By Meghan Grizzle, World Youth Alliance Research and Policy Specialist Reviewed By Andreas Widmer,
Director of Entrepreneurship Programs Catholic University of America and Vincenzina Santoro,
Former Vice President and Economist of JPMorgan & Co. and UN Representative of the American Family Association of New York
World Youth Alliance • 228 East 71 Street • New York, NY 10021 • www.wya.net
World Youth Alliance | 2
On October 31, 2011, the Earth’s 7 billionth person was born,1 bringing to the world another life full of potential and promise. For some people, this is cause for concern in the context of sustainable development. They believe that we cannot continue to meet the needs of each person while sustaining the Earth’s resources. They view each additional person as another burden on the environment or as another mouth to feed, and thus they call for increased provision of family planning services and other means to restrain population growth. Others, however, recognize the potential of each person and the creativity they represent for the development of economic activity and the care of the environment. The more people there are on this Earth, the more creators, innovators, and developers there are. This view understands that it is poverty, not a growing population, that creates problems. The solution is therefore for people to get out of poverty through a focus on human development through education, employment, and access to various forms of capital. This paper begins with an introduction to the components of sustainable development as presented in United Nations conference documents. Next, it discusses the nexus of sustainable development and population-related issues, highlighting the dangerous argument that limiting population growth is a prerequisite for sustainable development. This includes a survey of some countries’ misguided attempts at limiting their populations through coercive government policies. The paper continues by considering how the Earth’s greatest resource—the creativity of humans—is able to make the world a better place even in the face of a growing population. The paper concludes with an overview of a positive approach to sustainable development, one that tackles the root causes of poverty and allows the creativity of the human person to flourish.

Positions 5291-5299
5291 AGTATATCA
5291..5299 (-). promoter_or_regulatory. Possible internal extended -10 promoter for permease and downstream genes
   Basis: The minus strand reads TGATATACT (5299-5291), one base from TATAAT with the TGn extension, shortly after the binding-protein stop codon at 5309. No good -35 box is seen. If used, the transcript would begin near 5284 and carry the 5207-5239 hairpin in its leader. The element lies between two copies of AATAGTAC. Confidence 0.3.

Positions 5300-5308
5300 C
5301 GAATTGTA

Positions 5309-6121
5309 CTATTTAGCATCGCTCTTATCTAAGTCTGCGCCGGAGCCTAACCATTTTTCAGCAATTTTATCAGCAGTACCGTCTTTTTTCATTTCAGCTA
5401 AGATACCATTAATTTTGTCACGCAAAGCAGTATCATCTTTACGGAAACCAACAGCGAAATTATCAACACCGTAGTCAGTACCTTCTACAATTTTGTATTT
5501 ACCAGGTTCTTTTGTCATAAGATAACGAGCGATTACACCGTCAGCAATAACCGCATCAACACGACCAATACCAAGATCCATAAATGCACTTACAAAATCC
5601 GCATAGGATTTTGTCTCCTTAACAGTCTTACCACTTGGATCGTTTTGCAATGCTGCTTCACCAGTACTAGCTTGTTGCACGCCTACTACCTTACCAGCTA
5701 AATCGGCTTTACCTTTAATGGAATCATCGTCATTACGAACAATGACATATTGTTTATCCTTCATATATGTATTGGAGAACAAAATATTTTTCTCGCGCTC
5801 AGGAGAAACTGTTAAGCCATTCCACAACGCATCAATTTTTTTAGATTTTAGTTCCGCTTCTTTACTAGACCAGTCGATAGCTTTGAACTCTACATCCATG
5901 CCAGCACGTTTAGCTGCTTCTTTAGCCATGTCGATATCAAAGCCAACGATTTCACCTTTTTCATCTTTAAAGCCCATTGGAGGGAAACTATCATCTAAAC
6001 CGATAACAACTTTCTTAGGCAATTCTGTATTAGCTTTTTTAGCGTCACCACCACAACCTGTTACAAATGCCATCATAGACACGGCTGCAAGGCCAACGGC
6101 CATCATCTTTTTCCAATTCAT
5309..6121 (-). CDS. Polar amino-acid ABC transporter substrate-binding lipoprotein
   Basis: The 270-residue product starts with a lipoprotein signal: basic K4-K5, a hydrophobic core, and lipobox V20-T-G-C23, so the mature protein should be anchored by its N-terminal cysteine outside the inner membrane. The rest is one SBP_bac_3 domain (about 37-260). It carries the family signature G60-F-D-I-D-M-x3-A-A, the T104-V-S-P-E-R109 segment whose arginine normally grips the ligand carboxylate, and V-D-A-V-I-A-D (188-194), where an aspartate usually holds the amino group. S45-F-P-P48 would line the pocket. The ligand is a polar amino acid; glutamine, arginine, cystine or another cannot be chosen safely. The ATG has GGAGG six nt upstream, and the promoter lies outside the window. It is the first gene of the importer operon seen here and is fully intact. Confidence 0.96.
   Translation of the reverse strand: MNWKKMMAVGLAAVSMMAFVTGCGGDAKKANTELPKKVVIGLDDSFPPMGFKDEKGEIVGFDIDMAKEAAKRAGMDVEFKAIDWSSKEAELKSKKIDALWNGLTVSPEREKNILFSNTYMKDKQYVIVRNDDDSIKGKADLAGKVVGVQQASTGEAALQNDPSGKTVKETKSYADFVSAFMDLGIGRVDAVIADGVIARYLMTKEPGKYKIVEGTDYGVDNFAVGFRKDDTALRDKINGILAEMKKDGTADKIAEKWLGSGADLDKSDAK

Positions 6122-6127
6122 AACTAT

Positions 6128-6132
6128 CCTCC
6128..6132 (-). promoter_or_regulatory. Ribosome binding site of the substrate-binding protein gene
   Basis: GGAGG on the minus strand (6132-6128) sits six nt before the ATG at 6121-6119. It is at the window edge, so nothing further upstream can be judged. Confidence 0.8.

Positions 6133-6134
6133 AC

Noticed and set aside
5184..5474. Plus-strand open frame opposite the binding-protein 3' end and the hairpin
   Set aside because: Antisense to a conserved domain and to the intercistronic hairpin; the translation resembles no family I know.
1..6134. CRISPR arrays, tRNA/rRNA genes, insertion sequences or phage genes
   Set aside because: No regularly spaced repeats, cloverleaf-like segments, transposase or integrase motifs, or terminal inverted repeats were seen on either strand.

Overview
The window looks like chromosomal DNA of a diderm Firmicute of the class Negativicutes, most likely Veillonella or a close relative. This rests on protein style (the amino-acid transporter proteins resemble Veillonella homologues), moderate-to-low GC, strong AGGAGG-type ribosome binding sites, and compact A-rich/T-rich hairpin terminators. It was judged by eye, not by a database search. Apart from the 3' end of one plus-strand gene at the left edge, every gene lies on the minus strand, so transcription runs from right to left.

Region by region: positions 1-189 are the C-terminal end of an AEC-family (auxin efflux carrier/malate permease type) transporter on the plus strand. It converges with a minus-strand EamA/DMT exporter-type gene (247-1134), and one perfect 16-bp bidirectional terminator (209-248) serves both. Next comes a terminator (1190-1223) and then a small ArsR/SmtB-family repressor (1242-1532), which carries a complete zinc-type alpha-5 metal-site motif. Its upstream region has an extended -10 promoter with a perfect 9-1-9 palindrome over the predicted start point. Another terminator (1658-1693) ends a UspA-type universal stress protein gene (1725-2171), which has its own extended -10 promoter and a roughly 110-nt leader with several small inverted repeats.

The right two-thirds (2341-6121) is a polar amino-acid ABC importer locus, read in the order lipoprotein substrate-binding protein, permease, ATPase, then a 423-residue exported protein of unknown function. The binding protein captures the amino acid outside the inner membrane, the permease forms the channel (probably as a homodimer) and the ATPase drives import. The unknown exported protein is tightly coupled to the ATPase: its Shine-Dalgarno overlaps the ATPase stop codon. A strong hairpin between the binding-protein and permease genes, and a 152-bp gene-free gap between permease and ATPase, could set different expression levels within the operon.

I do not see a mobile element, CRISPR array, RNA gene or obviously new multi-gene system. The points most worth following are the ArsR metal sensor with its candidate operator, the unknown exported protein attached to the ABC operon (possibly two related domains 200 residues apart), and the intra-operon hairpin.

II. Introduction to sustainable development
A. Sustainable development at the United Nations
Several United Nations conferences on sustainable development have taken place. In 1972, the United Nations Conference on the Human Environment was held in Stockholm, Sweden.2 The first UN conference on the environment, it established the United Nations Environment Programme and spurred the creation of national environmental ministries.3 Twenty years later, the United Nations Conference on Environment and Development took place in Rio de Janeiro, Brazil.4 Otherwise known as the Earth Summit, it had the participation of 172 governments, including 108 heads of State or Government.5 The Earth Summit produced several consensus
UNFPA, STATE OF WORLD POPULATION 2011: PEOPLE AND POSSIBILITIES IN A WORLD OF 7 BILLION 6 (2011) [hereinafter POPULATION 2011]. 2 JOHN BAYLIS, STEVE SMITH, & PATRICIA OWENS, THE GLOBALIZATION OF WORLD POLITICS 325 (2008). 3 Id. 4 Id. 5 UN Conference on Environment and Development (1992), http://www.un.org/geninfo/bp/enviro.html (last visited June 14, 2012).
World Youth Alliance | 3
documents, including the Rio Declaration on Environment and Development6 and Agenda 21, which specifically outlines an action plan for sustainable development at all levels of government and society.7 After the Earth Summit, the UN Commission on Sustainable Development was created to monitor the implementation of the Rio plans of action.8 Ten years after the Earth Summit, a follow-up conference in Johannesburg, South Africa produced the...